Regulation of Metabolism
Huang, Yadong , Li, Chunyao , Gibson, Susan .
Identification of a Protein Kinase and a RING-Finger Protein Involved in Plant Metabolic Response.
In plants, metabolism and development are tightly integrated. For example, the levels of soluble sugars, such as glucose and sucrose, regulate diverse metabolic and developmental pathways. To elucidate the role of soluble sugars in plant metabolism and development, our lab has identified and characterized several sugar insensitive (sis) mutants of Arabidopsis. These sis mutants are resistant to the inhibitory effects of high concentrations of sucrose and glucose on early seedling development. The SIS7 gene was cloned using a map-based approach and found to be identical to the previously identified STO1/NCED3 gene. This gene encodes 9-cis-epoxycarotenoid dioxygenase, a key enzyme in the biosynthesis of abscisic acid. In addition to being resistant to sucrose and glucose, the sis7-1/sto1-2/nced3-2 mutant exhibits resistance to mannose and to the gibberellin biosynthesis inhibitor paclobutrazol during seed germination. Genome-wide transcriptional analysis of sis7-1/sto1-2/nced3-2 reveals that this mutation affects the steady-state mRNA levels of a diverse array of genes during seed germination. Recently the genes corresponding to two other sis mutants, sis3 and sis8, were identified by map-based cloning. The SIS3 gene encodes a protein that is predicted to be a member of the RING-finger family. The SIS8 gene is predicted to encode a protein kinase. Current efforts are focused on characterizing SIS3 and SIS8, including using biochemical approaches to characterize protein activity, expressing fusion proteins to examine protein localization and using the yeast two-hybrid technique to screen for interacting proteins.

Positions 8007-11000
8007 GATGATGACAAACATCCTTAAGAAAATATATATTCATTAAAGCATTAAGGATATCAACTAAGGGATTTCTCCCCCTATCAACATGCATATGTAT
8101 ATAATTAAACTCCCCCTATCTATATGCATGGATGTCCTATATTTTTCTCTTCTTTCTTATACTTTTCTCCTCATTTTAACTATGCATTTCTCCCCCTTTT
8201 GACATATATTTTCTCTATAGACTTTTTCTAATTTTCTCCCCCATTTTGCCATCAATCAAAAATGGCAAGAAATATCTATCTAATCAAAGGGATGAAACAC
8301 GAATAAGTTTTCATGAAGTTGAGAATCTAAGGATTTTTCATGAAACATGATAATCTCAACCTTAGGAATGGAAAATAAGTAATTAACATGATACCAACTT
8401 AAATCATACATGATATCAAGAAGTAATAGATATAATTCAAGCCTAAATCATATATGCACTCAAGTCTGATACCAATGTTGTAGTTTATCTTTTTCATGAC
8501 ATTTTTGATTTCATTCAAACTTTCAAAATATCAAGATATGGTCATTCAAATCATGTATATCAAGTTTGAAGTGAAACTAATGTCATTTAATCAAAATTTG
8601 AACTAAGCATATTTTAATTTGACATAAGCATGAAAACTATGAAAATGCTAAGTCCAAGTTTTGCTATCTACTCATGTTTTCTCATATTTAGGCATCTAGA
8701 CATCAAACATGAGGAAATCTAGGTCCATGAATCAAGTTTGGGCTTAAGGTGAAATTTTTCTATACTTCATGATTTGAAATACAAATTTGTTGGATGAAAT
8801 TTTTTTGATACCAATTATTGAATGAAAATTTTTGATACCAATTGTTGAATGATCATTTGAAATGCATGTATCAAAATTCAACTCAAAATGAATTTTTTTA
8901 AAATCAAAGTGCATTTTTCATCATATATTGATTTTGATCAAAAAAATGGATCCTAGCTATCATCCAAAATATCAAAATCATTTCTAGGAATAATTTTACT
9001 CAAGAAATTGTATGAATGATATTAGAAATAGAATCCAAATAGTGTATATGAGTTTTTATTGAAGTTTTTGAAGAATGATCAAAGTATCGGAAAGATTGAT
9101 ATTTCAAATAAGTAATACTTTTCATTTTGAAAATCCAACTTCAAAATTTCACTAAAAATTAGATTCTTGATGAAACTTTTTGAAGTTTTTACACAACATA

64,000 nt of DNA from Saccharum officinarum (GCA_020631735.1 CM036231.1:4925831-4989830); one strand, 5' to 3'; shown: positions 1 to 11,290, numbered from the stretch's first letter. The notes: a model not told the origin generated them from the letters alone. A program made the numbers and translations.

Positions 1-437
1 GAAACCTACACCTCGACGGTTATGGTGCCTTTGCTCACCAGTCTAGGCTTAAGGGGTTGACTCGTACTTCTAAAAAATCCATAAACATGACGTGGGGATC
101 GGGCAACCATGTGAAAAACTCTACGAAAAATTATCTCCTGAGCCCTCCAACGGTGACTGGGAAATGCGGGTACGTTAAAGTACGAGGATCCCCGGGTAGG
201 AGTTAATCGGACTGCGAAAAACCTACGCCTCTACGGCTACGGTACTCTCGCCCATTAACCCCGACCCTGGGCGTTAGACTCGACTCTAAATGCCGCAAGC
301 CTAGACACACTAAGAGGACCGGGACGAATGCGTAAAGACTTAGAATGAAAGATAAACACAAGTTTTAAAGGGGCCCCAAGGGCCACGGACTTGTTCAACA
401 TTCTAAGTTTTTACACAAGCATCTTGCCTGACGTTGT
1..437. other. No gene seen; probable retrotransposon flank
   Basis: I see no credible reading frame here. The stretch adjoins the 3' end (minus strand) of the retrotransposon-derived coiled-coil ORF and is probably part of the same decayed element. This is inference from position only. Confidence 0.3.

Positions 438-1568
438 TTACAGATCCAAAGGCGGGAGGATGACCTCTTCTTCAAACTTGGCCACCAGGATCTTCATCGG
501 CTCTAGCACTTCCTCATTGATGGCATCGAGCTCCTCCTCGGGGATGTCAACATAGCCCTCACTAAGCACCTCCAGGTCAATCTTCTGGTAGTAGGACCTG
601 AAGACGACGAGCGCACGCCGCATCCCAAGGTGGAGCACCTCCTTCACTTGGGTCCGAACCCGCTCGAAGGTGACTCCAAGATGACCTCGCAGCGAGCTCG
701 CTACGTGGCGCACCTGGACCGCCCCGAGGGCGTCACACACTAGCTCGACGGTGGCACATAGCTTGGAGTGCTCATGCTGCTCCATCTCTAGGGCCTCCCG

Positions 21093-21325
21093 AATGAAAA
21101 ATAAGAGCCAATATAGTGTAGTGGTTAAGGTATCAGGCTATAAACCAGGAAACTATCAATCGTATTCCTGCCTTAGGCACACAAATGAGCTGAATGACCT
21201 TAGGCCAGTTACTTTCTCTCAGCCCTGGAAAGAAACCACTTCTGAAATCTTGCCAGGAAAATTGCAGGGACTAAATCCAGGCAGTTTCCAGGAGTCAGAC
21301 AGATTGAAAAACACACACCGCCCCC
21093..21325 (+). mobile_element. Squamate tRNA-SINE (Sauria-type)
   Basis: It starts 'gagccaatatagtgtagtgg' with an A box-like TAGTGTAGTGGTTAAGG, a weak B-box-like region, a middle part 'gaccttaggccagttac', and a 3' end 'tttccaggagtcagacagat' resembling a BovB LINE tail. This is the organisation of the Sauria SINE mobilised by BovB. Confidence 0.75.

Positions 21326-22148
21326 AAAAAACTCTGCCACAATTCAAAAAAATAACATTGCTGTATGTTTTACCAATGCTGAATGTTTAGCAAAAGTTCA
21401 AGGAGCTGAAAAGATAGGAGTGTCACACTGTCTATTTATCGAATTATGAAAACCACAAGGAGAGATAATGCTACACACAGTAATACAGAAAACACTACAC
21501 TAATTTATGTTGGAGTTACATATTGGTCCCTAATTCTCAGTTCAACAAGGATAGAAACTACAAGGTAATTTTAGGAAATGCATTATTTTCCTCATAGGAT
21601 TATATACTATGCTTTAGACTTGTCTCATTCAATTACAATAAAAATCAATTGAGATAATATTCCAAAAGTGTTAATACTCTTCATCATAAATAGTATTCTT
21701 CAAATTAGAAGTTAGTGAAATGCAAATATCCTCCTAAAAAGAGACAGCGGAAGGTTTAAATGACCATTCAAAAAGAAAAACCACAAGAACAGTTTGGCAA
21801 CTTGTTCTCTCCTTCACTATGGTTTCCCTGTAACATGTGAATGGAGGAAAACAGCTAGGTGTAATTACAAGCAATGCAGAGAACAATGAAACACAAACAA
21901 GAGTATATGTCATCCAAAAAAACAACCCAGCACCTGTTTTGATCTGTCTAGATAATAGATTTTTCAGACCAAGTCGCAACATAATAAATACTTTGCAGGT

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1 - University of Minnesota, Plant Biology, 1500 Gortner Ave., Cargill Bldg. Room 350, St. Paul, MN, 55108, USA
2 - University of Minnesota, Plant Biology
Presentation Type: ASPB Minisymposium
Location: Continental A/Hilton
Date: Wednesday, July 11th, 2007
Time: 11:05 AM